I think that's where in part the Sanders campaign was so important, because we said, and millions of us who identified with and worked for the campaign in some way or other, said that as progressives, we're not putting up with this stuff from Wall Street. We don't believe in the oligarchy. We don't believe that money should rule, and we're going to stop talking in euphemisms, and I think this is a key point. Not only do we express our solidarity with the victims, but we name the victimizers. That is a flip over from the dominant forces that have called themselves liberals, including the Democratic Party for so long. They want to express some sympathy for, and willingness to help the downtrodden, the victims, if you will, but they refuse to name the victimizers and say that we've got a fight on our hands against them. I would just use that statement from Franklin Delano Roosevelt back in mid-1930s, when he spoke in Madison Square Garden.

He said that the wealthy, the oligarchs of that era hate me, and I welcome their hatred. Those were his word, and de facto, Hillary Clinton and the forces that she continues to represent, their message is, I want them to love me, and that was what Bill Clinton has been about, Hillary Clinton, and by the way, Barack Obama.

PAUL JAY: There was a parallel to the split on you can say the center left and left, a parallel to Vietnam which was the Iraq War. Certainly Bernie Sanders, in his campaign, primary campaign against Clinton, made her support of the Iraq War an issue, but it seems to have been so subdued now. In the fight over the chairmanship of the Democratic Party, it wasn't like your support for the Iraq War was an issue. It's become very secondary to some of the, I guess the economic language, and why do you think that is? For example, if you take the fight that's taking place in California. Let's use that as the framing for this. There's a convention coming up this weekend, and the ... If I understand it correctly, it's quite a battle for the chairmanship of the state party. Is the Iraq War, and the issue of the Clintonites' support of the Iraq War, and that thing, is it any kind of issue at all?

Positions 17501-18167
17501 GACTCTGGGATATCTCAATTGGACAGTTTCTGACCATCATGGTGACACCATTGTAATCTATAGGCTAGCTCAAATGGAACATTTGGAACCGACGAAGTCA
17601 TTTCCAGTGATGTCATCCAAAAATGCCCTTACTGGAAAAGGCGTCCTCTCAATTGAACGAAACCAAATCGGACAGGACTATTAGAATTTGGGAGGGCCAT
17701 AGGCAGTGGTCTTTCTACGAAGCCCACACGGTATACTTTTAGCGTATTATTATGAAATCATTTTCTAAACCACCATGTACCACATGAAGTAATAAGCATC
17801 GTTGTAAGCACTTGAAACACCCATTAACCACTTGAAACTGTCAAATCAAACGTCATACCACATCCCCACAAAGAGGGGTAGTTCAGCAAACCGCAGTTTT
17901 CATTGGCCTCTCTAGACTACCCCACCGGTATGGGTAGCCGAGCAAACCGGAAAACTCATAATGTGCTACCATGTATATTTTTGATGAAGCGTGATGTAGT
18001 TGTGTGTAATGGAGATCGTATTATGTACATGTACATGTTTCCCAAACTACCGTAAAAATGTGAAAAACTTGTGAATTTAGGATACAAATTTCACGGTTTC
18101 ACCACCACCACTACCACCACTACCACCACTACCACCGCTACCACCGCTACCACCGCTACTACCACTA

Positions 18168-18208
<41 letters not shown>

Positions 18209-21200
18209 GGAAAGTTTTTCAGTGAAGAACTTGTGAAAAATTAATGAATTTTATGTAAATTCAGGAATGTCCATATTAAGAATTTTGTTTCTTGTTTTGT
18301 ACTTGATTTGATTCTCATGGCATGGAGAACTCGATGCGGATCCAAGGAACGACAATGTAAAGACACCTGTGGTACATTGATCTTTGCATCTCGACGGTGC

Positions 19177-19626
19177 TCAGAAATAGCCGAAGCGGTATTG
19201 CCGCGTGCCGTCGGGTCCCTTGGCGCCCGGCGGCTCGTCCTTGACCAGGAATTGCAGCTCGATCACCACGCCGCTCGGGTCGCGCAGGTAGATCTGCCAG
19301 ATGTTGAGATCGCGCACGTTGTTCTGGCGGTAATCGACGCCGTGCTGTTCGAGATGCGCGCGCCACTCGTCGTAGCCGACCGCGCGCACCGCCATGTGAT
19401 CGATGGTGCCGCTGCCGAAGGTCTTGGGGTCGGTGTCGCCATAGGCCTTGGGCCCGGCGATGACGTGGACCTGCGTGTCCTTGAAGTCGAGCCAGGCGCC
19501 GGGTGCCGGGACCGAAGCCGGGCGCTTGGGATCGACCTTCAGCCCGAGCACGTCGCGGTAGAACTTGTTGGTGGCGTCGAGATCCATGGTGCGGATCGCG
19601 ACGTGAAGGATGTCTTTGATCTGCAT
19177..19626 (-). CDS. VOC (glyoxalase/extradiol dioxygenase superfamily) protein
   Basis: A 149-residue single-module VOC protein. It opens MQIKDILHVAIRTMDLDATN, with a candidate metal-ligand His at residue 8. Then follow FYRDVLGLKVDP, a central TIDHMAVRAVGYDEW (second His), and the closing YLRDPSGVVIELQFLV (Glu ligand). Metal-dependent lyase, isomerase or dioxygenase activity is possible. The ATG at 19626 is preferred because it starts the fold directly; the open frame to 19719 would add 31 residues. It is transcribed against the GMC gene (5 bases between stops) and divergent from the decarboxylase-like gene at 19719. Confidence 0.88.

NORMAN SOLOMON: I would say first that Bernie's campaign for President last year attempted to freeze frame the vote on the invasion of Iraq, in which case, Hillary Clinton voted for it. Bernie voted against it. He wanted to make that sort of a template for evaluating someone's foreign policy. Nice try, and it had some effect, but insufficient, and there was a telling moment in one of the debates between Hillary Clinton and Bernie where Bernie made the critique about the regime change support for the so-called no-fly zone, basically making war in Libya, and the catastrophic results. He criticized Hillary Clinton for it, and she came back and said, "Well, you supported it also," with some misgivings. I think that was a very telling moment, because if Bernie was treating the war machinery of the United States the way that he treats Wall Street, he would be a totally antiwar candidate. He would be railing against quite properly the military industrial intelligence complex.